Benefits of solar electricity and battery storage:
- Reduce reliance on fossil fuels
- Proper storage can reduce emissions in low-income communities, as they wouldn’t need to rely on power plants that would typically run when demand is high.
- Communities could use battery power to generate their own renewable power and once the system is paid off they could generate power for free.
There are existing barriers to this approach noted in the report, researchers stress that these projects will require supportive policies and regulations, adequate data collection, education and awareness, along with grants and investments to gain traction in our low-income communities.
Two barriers mentioned in the report include:
- Insufficient energy data collection, policy research, and economic analysis to understand how to advance technology development in these markets. There’s currently no existing software that can be used to objectively assess whether to install solar and storage systems.
- Need for additional capacity of technical services providers, project developers, and nonprofits to reach low-income communities. Many property owners, whether they own affordable housing, nonprofit or public buildings admit they lack information about how this technology can reduce utility costs and enhance the economic value.
The research shares 50 different grants and program and mission-related investments that could help implement changes and leverage the technology.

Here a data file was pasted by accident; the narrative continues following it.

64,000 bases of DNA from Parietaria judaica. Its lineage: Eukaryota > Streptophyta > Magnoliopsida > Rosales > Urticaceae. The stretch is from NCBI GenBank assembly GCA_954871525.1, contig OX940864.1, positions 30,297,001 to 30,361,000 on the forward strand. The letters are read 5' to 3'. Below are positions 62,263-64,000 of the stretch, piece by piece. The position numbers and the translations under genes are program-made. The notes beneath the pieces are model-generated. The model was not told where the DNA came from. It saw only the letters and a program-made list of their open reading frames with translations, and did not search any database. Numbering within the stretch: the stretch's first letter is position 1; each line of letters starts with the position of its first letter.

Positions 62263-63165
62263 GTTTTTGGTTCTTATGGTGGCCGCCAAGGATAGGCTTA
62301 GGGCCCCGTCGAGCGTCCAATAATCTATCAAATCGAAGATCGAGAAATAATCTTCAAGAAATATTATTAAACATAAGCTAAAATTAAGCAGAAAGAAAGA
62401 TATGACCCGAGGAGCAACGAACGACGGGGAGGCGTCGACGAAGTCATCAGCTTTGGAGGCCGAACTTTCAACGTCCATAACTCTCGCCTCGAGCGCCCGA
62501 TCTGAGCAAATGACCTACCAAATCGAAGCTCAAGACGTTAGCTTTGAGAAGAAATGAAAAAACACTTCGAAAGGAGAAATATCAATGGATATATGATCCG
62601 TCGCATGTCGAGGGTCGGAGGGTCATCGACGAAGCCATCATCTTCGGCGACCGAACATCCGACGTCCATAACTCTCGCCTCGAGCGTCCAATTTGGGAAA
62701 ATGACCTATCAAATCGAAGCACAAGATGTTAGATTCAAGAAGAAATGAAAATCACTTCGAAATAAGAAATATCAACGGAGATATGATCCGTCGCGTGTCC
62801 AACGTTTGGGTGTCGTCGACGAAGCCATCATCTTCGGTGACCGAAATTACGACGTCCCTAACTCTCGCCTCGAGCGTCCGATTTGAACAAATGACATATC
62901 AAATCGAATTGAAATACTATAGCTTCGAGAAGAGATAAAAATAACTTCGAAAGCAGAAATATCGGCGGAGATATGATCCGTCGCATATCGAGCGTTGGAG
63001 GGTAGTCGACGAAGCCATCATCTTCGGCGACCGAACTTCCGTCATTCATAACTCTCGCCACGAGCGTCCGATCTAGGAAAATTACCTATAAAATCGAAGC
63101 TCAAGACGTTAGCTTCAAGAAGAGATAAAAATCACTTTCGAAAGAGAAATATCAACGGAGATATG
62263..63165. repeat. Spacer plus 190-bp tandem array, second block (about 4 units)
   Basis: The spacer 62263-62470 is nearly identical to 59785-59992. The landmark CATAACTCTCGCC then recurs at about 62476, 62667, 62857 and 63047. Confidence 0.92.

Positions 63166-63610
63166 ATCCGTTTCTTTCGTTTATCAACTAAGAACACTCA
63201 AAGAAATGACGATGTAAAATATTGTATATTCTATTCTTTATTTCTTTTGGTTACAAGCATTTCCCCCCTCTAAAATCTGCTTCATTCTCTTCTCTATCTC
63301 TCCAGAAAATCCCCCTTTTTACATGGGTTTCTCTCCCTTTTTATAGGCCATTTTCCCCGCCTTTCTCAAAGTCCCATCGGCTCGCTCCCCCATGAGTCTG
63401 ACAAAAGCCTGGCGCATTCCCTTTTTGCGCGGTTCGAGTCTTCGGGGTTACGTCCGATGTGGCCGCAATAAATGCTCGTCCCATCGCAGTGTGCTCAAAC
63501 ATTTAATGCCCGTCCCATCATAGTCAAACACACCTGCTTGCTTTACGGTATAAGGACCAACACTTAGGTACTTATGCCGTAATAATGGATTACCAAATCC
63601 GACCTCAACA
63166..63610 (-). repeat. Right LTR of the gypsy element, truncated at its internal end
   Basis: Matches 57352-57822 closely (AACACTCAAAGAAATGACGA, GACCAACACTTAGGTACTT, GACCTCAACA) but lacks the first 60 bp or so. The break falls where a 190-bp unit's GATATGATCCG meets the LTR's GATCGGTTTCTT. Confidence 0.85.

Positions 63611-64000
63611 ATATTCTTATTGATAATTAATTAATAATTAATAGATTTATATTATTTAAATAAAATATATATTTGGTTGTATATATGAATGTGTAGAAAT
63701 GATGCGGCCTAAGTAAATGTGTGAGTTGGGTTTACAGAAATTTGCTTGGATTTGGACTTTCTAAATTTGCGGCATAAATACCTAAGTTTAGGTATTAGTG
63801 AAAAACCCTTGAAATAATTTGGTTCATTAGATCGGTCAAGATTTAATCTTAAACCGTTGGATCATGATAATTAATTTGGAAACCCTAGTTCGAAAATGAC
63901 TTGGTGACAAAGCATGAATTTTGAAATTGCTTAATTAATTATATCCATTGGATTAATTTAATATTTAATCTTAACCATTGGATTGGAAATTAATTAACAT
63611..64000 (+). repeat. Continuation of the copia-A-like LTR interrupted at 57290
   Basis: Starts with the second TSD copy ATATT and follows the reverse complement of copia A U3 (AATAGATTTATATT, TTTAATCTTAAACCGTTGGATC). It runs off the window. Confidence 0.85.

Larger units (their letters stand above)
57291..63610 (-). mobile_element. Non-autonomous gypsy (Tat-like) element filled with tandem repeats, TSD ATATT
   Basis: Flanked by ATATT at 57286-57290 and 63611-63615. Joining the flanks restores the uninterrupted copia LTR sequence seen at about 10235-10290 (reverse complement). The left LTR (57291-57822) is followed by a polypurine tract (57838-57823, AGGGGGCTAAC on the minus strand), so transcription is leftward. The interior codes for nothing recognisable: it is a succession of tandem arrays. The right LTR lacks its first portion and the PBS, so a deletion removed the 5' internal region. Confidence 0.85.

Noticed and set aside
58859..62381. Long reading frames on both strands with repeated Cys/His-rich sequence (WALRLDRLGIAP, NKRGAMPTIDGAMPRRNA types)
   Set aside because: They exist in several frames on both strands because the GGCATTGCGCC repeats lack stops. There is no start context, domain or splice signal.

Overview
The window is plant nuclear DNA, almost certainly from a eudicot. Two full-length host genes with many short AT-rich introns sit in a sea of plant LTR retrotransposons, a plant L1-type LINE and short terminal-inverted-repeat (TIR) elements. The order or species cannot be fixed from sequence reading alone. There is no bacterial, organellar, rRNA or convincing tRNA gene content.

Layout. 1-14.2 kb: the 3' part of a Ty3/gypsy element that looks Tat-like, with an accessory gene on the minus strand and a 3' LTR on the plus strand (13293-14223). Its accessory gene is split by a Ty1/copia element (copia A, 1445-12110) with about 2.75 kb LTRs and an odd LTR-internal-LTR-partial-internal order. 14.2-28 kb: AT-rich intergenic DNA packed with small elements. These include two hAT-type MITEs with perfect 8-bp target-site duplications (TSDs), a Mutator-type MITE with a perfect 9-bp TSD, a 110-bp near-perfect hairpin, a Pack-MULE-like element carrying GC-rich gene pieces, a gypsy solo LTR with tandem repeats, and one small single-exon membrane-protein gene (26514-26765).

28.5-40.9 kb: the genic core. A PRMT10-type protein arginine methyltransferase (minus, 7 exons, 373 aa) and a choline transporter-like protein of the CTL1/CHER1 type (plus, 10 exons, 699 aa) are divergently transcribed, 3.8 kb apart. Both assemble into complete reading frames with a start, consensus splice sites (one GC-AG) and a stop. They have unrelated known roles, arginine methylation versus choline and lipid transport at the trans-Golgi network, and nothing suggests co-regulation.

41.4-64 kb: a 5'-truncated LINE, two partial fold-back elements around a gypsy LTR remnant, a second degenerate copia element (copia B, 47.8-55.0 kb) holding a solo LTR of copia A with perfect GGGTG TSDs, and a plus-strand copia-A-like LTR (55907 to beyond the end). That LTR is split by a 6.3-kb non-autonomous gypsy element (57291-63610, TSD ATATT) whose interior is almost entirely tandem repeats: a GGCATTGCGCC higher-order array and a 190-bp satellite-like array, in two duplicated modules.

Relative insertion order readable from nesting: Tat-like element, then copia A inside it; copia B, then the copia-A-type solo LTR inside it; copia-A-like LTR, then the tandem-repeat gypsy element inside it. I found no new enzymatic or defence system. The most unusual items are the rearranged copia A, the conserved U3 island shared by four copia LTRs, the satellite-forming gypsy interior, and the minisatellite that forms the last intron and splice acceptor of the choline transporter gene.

Exampls of grant approachs for funders include:
- Grant to support environmental, low-income and community advocate groups to push for state and community level policies in support of solar and storage in housing and community facilities.
- Grant to support public data for storage facilities in operations, with real time information about project costs, benefits and performance.
- Grant to support development of emergency management plans that incorporate resilient technologies, which would reduce the possibility for a power outage, allowing those who are disabled to shelter in place.
Read about the Resilient Power Project that works to provide technology solutions for resilient communities.
Want a visual of how solar electricity and battery storage works? Check out this recent story from CBS This Morning.
The Motor City: Where Are We Now?
Detroiters know the Motor City has been on a path of revitalization and transformation. Recently named one of the top global destinations in 2017 by the New York Times, last week it made U.S. News’ List of 100 Best Places to Live in the USA.